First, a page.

Once you have completed the review and put together the required due diligence exhibits for the project, the next step is to complete the private placement offering process.  Generally speaking, it takes 60 days for the offering document to be prepared and there are comments and revisions that would be expected from you (the issuer) and there will also be reviews for the EB-5 approval process that you will have to sign off on that happen along the same time line.  During this period of time, the in-country immigration consultants are also being tasked to start the solicitation process (in conformance with their laws - not ours) so that this can all happen as quickly as possible.  Once the documentation is done the EB-5 participants will start to be admitted via the subscription process.  In most cases, the subscription process adds another 30 to 120 days to the process based upon the particulars of the transaction, capital market considerations and the relative size of the budget.  Escrow closes as soon as all the required subscriptions have been received.  All offerings are for a stated sum and no offering is a "mini-max".

Odds of Success

The potential for a successful offering process outcome for your project is predicated upon an understanding and assessment of the following issues:

Current capital market conditions.  The EB-5 program offers these foreign nationals a broad array of opportunities.  Granted, they have to go through these licensed immigration consultants, but you are not the only deal out there and if your deal looks largely more risky than other opportunities to generate the same stated benefit requirement in the current capital markets, then your project could suffer a corresponding lack of investor interest and support.

Immigration consultant support.  As stated above, this program is controlled in China by people who have been licensed by the Chinese government and who are not subject to our laws or business practices.  It is important to provide them with an incentive, but it would not be wise to overindulge these people for the simple reason they would have no compelling reason to perform if they have already received their fees.  This is a balancing act that the immigration legal team will advise you upon and you should give careful consideration to their guidance.  Either way, in the end, you are responsible for the outcome.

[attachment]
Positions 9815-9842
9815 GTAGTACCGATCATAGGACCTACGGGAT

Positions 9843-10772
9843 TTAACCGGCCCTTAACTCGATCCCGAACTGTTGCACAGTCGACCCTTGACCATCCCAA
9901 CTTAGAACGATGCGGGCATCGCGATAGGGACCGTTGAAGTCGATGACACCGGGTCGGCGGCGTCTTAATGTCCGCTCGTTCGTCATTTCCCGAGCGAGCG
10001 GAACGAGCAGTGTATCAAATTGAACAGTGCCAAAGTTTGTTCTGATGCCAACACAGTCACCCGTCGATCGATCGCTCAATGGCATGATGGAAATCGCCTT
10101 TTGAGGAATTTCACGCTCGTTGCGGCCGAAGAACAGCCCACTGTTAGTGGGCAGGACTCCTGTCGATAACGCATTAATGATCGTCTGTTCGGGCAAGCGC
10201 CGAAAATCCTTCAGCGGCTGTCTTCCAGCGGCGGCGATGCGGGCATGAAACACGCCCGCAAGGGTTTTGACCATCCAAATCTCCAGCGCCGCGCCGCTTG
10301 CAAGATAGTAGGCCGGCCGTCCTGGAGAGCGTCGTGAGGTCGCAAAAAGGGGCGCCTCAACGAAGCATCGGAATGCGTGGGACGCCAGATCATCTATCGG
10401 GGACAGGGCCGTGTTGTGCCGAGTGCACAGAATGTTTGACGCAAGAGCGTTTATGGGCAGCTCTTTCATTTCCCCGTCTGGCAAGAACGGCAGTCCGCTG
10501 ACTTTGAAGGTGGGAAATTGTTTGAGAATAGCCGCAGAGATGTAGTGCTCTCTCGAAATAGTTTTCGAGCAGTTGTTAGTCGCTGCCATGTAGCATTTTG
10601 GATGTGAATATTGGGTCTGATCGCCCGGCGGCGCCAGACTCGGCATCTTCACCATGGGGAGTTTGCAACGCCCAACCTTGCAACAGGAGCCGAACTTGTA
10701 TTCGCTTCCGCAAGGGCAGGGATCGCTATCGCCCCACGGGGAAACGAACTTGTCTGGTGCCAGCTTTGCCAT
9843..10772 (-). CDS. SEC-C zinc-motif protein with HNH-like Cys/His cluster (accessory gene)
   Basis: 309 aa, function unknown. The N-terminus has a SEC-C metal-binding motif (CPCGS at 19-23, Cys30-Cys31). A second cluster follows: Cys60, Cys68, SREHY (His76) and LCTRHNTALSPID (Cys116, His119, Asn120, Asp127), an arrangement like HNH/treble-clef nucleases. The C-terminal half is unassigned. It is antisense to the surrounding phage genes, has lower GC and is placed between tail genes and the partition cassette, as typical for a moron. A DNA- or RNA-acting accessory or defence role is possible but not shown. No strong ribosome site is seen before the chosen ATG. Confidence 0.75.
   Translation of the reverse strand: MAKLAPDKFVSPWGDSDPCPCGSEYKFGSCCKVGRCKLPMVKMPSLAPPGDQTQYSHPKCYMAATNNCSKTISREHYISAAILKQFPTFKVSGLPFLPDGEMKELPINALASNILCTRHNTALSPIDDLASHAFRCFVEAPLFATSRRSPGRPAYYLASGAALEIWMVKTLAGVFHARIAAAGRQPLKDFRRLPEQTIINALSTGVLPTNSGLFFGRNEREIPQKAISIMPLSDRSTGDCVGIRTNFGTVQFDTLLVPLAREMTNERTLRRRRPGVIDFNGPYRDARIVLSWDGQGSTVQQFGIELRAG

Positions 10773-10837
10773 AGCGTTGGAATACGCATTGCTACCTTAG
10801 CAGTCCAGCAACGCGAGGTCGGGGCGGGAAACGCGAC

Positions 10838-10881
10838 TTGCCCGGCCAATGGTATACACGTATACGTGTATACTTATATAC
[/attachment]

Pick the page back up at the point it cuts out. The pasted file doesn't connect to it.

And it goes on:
Jobs support.  Projects that generate more jobs are going to be the projects that attract the most investor support.  The more jobs the project supports (direct, indirect and induced) the more investors will be attracted to the deal as their green card requires their investment to support at least 10 new jobs.  Senior housing facilities have an advantage here as they are big job generators, as are manufacturing facilities, hotels, motels, retail and mixed-use projects.  If we can't document jobs for your project, there could be problems in selling it so talk to us about this issue if you are outside these areas of endeavor.

The next piece is the structure of the resulting deal.  Click here for that information.

 

What Goes Into An Underwriting?

The Rainmaker approach is truly a comprehensive assessment with 66 exhibits collected on every project that cover every aspect of the development, construction, operations and regulatory matters.  Collateral, credit and capacity underwriting reviews are conducted using CREFC underwriting standards in addition to a complete default risk analysis on term, maturity and technical default risk profiles.  Our typical underwriting report on a new construction project will easily exceed 500 pages and catalogue all transaction documents, plans and specifications.

Rainmaker Underwriting, LLC can trace its history back all the way to 1989.  Incorporated in 1993, Rainmaker Marketing Corporation evolved over time into a full-service business to business consulting firm.  Rainmaker Marketing Corporation’s initial specialization was in issues and documentation needs corresponding to the capital funding cycle for commercial real estate development projects with a primary focus on senior housing and health care related properties.  Today, Rainmaker Underwriting, LLC serves all types of commercial income-producing property development program financing requests with a combination of feasibility studies, due diligence services, structured finance consulting and a focus on commercial underwriting review services.  Rainmaker Underwriting, LLC’s service area includes all of the continental United States, Canada, Mexico and the Caribbean Basin.

281.537.1200

Email: clinton.lovell@rainmakerunderwriting.com

Project Feasibility Studies, Commercial Real Estate Development Finance, Outsourced Underwriting Services, Due Diligence Documentation & Project Management Consulting